You say we spend more time online making friends and less time building relationships and our relationship’s appearance on Facebook is more important than building the foundation that relationship is based on. We are a generation that is profoundly connected and no other generation has seen this before. We have more opportunities to meet people from all over the world and better chances to understand other worldviews and lifestyles. Being able to stay home and talk to people over the internet is cheaper and more relaxing than having to force yourself to interact with people in public settings after a long day of minimum wage labor. The people I talk to more over the internet are people I have been friends with for years. It’s easier to talk about the day’s events over Skype or Facebook Messenger than arrange a day to meet in person when you have conflicting schedules. I truly don’t believe most people care what others think of their friendship or how their relationships ‘look’ on social media. Most often what you are calling ‘our relationship’s appearance on Facebook’ are documented and searchable memories.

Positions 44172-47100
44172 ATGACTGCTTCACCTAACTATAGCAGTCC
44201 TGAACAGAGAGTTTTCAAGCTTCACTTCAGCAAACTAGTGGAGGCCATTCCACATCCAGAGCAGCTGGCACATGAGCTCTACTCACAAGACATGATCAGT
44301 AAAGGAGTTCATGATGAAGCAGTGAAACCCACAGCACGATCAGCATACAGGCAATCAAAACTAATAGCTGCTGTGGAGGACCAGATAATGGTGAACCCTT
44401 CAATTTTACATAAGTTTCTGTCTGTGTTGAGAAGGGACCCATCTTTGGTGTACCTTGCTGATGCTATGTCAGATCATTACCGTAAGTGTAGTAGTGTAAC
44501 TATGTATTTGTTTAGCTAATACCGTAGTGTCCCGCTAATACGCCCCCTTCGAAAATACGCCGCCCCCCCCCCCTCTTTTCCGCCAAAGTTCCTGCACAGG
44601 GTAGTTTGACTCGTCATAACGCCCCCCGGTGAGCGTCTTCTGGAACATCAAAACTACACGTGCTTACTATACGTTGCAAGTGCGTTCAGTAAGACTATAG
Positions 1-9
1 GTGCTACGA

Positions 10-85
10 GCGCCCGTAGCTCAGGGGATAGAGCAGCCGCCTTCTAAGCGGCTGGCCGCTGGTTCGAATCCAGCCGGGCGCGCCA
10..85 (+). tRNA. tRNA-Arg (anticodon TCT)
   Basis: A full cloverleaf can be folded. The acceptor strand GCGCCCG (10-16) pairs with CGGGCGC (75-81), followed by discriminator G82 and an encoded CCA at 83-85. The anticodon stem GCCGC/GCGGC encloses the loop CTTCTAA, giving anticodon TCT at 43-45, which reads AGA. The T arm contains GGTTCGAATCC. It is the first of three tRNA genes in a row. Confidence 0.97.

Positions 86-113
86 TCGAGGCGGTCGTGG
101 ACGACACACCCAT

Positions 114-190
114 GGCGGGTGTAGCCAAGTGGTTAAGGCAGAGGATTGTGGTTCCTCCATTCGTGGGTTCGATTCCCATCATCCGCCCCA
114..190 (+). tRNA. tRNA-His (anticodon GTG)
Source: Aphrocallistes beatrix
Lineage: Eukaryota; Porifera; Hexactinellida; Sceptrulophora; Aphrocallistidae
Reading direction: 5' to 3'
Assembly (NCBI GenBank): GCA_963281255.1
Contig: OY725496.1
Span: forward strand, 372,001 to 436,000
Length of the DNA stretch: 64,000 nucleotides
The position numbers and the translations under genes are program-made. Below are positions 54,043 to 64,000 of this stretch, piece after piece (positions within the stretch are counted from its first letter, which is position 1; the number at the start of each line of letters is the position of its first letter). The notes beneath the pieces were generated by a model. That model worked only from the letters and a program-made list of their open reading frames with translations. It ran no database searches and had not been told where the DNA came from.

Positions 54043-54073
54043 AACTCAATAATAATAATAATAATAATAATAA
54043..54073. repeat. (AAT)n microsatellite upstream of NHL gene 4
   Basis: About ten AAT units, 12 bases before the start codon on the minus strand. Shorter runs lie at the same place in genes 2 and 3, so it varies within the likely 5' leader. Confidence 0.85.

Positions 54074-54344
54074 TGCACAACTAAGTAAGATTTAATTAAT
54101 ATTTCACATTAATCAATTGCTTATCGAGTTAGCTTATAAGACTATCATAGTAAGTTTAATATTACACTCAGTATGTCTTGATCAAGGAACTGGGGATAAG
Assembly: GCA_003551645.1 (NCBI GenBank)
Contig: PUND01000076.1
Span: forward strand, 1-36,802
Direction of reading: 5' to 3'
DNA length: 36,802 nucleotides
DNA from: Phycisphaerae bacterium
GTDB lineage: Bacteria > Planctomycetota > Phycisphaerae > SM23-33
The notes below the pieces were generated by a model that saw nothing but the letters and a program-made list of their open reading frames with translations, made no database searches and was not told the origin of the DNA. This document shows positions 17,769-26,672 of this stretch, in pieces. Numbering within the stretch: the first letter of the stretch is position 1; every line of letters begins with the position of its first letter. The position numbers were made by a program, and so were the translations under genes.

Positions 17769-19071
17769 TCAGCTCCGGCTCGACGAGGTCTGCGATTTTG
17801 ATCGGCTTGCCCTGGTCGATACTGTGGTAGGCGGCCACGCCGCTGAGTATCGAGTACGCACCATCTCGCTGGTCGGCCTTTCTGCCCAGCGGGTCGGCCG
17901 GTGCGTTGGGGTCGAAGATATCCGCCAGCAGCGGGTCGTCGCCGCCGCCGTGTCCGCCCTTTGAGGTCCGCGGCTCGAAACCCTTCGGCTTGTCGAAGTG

You say our idea of what we believe in is going on Facebook and posting a status on Facebook. Not everyone can join in with the crowds of protesters. It’s easy to see what others have to say through the comments and argue back without the threat of violence. And when this generation does organize events to stand up for ourselves, it’s met with childish name-calling or being reduced to a ‘riot.’

You say we believe the number of follows we have reflects who we are as a person. It’s nice knowing there’s 20 or 50 or maybe even 100 people who care what you have to say or think. We live in an age where we can and will be heard.